My baby had been in and out of the hospital. She wasn’t growing, thriving, or meeting milestones. She didn’t roll, smile, or hold her own head up. She was four months old and much like a brand new baby.

Courtesy of Nikki Patrick

Six weeks later, she was hospitalized again. Her weight was completely stalled. She was placed on a different type of tube feeding. She lost weight during admission. Further genetic testing was initiated. We were once again allowed to go home and wait.

This round of testing yielded an answer. Except it never made sense. It never fit Felicity’s presentation. Some pieces did, some did not. This was the major turning point for her. I think if I had accepted this diagnosis, she would be dead already. The diagnosis was considered fatal, and I don’t know that the aggressive intervention that has followed over the past nine months would have occurred had I accepted that diagnosis.

I pushed. I asked questions. I researched. For the first time, I listened to my gut. I knew it wasn’t correct. Follow up testing has revealed I am correct. The diagnosis initially given during genetic testing was incorrect.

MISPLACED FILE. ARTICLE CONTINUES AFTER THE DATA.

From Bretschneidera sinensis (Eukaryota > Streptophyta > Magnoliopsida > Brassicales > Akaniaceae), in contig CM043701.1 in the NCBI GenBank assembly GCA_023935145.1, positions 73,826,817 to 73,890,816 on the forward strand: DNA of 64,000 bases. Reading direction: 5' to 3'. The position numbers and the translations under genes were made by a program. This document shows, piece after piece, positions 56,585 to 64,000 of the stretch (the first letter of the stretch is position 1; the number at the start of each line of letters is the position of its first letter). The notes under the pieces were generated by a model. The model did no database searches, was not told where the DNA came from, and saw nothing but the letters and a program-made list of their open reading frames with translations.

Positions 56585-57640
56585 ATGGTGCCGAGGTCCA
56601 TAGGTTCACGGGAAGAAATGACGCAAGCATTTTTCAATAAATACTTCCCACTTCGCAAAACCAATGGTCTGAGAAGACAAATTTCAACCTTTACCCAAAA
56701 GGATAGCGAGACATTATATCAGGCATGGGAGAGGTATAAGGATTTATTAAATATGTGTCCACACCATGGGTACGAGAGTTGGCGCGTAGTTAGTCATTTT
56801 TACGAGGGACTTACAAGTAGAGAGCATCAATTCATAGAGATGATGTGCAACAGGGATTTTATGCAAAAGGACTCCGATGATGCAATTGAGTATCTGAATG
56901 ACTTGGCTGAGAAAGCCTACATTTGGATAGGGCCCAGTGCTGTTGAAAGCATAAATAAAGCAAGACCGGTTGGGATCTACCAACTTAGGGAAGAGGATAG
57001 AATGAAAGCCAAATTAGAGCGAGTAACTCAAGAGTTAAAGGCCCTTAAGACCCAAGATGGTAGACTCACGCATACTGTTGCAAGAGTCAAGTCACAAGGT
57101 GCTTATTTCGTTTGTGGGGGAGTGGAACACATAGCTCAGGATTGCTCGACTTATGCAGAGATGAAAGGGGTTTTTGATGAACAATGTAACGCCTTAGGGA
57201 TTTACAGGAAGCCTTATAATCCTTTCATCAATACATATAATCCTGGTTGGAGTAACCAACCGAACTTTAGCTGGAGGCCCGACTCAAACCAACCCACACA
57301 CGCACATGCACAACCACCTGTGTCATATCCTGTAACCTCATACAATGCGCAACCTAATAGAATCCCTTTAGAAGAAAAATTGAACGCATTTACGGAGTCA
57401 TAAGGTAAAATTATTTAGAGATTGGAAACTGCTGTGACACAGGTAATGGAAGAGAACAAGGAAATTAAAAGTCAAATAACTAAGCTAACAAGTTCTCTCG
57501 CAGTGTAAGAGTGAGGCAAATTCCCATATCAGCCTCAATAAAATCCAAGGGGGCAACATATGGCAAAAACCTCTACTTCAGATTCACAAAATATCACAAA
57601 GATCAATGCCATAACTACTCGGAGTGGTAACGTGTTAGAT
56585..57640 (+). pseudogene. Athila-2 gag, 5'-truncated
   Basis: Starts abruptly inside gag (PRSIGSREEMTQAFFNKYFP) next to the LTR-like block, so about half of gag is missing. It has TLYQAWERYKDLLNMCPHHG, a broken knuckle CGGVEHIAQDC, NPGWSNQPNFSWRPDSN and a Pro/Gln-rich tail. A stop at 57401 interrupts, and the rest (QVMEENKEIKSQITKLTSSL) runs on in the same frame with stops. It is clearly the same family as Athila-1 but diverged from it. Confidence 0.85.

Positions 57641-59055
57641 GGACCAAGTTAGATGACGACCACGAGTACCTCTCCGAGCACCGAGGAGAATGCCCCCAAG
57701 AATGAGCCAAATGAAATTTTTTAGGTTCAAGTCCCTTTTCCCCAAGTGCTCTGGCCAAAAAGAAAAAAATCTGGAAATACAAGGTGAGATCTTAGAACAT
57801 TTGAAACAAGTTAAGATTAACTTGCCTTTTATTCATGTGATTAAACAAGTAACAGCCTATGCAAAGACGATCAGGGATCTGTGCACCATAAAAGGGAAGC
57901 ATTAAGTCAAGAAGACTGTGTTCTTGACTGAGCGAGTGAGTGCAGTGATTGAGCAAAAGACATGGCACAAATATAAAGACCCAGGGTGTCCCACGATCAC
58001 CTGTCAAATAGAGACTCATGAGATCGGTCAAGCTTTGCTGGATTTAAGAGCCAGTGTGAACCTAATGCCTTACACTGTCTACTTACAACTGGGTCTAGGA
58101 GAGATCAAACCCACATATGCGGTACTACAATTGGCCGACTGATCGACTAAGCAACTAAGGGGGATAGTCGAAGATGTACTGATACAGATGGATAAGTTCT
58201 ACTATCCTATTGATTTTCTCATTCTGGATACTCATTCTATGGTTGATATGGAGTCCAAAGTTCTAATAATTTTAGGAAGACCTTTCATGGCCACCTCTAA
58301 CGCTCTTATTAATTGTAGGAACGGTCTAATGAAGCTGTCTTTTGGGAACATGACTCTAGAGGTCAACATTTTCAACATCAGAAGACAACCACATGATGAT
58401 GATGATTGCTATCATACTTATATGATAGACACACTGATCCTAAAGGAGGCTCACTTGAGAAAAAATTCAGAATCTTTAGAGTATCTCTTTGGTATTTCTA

Courtesy of Nikki Patrick

Desperate, I reached out to a geneticist in Atlanta, who is well known for solving mysteries. We traveled there in October. She gave us a new possible diagnosis, and several ideas for testing. While that diagnosis was also incorrect, the testing began to set us on the correct path.

In November of 2019, Felicity was hospitalized again. At this time, she had a muscle biopsy and a central line placed to begin IV nutrition. Her growth had completely stalled, and we needed to make a change to save her life. The muscle biopsy was used to prove the initial genetic diagnosis was incorrect and test for other diseases.

Courtesy of Nikki Patrick

Results began to roll in. I heard the phrase ‘abnormal but not diagnostic’ so many times. Every time the geneticist would call, I would feel rage, knowing that irritating phrase was likely coming. Blood tests, muscle tests, none of it quite right, but nothing standing out as a unifying diagnosis.